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Do you have widespread chronic pain, unexplained tiredness and a poor sleep? You may suffer with a medical condition called fibromyalgia.  Widespread pain is defined as having pain in both sides of the body and pain above and below the waist.  In addition, pain must also be present in the cervical spine, anterior chest, thoracic spine or lower back.

It’s not easy to spot fibromyalgia.  This is one disease that doesn’t have many visible signs.  Most symptoms of fibromyalgia—including pain, muscle tenderness, and fatigue—are hard to see, and, because fibromyalgia symptoms are similar to those of other diseases, it can be hard to get an accurate diagnosis and find the treatment you need.  Although fibromyalgia isn’t fatal, it can have serious, lifelong effects.

Fibromyalgia (FM) is a medical condition in which the sufferer experiences widespread chronic pain and an unusually heightened and painful response to pressure.  It is a disease that can present challenges when it comes to diagnosis because most FM symptoms including tenderness of muscles, fatigue and pain are quite difficult to diagnose.  Between 10% and 30% of all doctor’s office visits are due to symptoms that resemble those of fibromyalgia, including fatigue, malaise, and widespread muscle pain.  Because no laboratory test can confirm fibromyalgia, doctors will usually first test for similar conditions.

People who suffer from FM often describe that they feel a constant pain. The pain may feel as though it emanates from the muscles but there are hardly any visible signs of tissue damage.  FM patients tend to be abnormally more sensitive to pain stimuli than regular people.  The feeling of discomfort is usually widespread i.e. distributed over the entire body.  Most of the people who suffer from FM also complain about creepy crawly feelings in their arms and legs at night.  Others report that they feel tingling sensations in the joints of their fingers.  There are a number of factors that can worsen the pain, among them stress and lack of sleep.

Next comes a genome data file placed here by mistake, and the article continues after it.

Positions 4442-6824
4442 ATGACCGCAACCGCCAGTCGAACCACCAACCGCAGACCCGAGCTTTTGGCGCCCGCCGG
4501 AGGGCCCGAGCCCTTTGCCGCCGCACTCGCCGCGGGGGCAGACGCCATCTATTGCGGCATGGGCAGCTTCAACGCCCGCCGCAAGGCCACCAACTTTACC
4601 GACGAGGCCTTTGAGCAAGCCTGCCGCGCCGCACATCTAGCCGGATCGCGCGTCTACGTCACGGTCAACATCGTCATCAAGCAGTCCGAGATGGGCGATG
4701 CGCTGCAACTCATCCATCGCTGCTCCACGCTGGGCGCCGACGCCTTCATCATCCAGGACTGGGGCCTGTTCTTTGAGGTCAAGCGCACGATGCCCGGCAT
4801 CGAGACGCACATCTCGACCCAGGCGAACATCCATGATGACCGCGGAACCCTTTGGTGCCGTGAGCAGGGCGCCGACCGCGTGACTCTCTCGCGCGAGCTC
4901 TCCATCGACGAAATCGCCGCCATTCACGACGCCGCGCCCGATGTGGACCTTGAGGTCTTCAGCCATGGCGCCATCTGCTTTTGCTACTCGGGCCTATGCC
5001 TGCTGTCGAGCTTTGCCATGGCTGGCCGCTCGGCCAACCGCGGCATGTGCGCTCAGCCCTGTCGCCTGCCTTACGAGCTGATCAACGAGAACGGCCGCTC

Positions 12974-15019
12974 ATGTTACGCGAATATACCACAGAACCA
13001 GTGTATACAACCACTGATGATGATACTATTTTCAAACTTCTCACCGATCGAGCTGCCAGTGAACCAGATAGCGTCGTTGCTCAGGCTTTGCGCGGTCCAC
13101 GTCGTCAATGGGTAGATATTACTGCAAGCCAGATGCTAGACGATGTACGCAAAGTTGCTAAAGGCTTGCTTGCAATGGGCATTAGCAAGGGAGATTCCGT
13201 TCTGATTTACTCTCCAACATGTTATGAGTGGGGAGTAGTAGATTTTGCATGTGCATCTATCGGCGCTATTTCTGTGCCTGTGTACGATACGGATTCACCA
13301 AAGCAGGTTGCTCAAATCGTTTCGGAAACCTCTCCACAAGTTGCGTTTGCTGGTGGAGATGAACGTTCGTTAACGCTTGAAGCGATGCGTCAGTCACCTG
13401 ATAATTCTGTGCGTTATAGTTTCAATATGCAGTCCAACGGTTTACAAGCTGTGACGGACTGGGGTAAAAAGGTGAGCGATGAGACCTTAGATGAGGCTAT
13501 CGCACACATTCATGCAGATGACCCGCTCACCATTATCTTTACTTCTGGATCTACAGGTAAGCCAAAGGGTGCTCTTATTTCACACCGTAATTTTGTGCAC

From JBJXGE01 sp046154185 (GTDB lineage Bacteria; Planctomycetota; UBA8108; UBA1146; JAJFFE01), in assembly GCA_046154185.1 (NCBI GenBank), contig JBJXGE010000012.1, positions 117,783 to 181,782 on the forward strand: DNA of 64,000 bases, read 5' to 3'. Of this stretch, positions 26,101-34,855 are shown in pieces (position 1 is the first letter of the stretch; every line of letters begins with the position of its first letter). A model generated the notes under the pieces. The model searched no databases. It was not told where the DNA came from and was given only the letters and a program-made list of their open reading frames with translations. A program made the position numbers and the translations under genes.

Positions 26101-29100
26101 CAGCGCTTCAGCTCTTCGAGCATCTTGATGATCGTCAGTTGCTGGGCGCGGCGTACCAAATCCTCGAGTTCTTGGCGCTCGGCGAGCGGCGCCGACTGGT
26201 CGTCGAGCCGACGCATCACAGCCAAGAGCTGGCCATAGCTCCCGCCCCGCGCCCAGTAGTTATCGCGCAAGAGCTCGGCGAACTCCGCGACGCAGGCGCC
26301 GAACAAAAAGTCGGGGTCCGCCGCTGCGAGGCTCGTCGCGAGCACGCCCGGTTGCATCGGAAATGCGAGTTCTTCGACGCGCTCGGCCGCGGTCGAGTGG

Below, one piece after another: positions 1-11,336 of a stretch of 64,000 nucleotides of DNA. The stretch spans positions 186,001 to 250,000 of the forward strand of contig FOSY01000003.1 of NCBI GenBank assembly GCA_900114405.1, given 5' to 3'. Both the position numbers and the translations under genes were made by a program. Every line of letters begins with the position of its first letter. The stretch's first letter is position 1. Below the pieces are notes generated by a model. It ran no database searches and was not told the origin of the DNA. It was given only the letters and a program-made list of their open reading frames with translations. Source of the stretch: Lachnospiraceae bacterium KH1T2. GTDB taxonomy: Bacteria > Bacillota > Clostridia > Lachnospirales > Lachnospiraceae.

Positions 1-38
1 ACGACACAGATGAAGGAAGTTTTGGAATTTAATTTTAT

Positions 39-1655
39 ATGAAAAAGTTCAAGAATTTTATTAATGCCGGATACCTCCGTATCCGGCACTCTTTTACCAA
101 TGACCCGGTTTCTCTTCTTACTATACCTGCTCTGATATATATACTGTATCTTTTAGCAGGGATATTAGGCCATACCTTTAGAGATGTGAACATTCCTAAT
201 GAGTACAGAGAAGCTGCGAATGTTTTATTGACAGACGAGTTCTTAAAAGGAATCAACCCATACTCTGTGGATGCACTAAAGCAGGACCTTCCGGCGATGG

A major distinguishing characteristic of FM on the body is the so-called tender points.  When a gentle to firm pressure is applied on these tender points, the sufferer feels soreness.  These tender points are located on various body parts including elbows, knees, shoulders, hips and the back of the head. There are 18 possible tender points in all.  You may have discomfort in some or all of these locations. Doctors use these tender points to help diagnose fibromyalgia and also other factors, for example: if you have suffered with these symptoms for more than three months, if you don’t have any other problems that could cause these symptoms.
The tender points will hurt when pressed, but pain will not radiate in any other part of the body. A tender point has to be painful at palpation, not just “tender.” When pressed, these areas tend to feel like bruises in various stages of healing.
Furthermore, a tender point is different from what you may know as a trigger point. Tender points hurt, trigger points hurt and refer pain to other body parts. Trigger points cause myofascial pain syndrome, which often coexists with fibromyalgia, but can be treated with massage, physical therapy, or gentle stretching. When muscles feel hard and pressing on them causes a response elsewhere in the body, or even nausea, trigger points are responsible. Tender points are caused by an unknown mechanism, and their severity is often cyclic.
Many FM patients are confused about the difference between tender points and trigger points. Trigger points are small, contracted knots in the muscles that can be felt with your fingers and may feel like a small lump or stone under your skin. They emit their own electrical signals, which can be measured by specialised electronic equipment. They are different from tender points.
Tender points are the specific points on the body that, when touched, feel tender to the person being touched. Tender points are the areas physicians touch or feel to determine the diagnosis of FM and are not areas in which the muscles are knotted or have a lumpy feel.
Trigger Points vs Tender Points
Trigger points refer pain; tender points do not.
Trigger points cause numerous symptoms.
Trigger points can be caused by a variety of problems.
Trigger points can be treated.
Tender points are unique to fibromyalgia.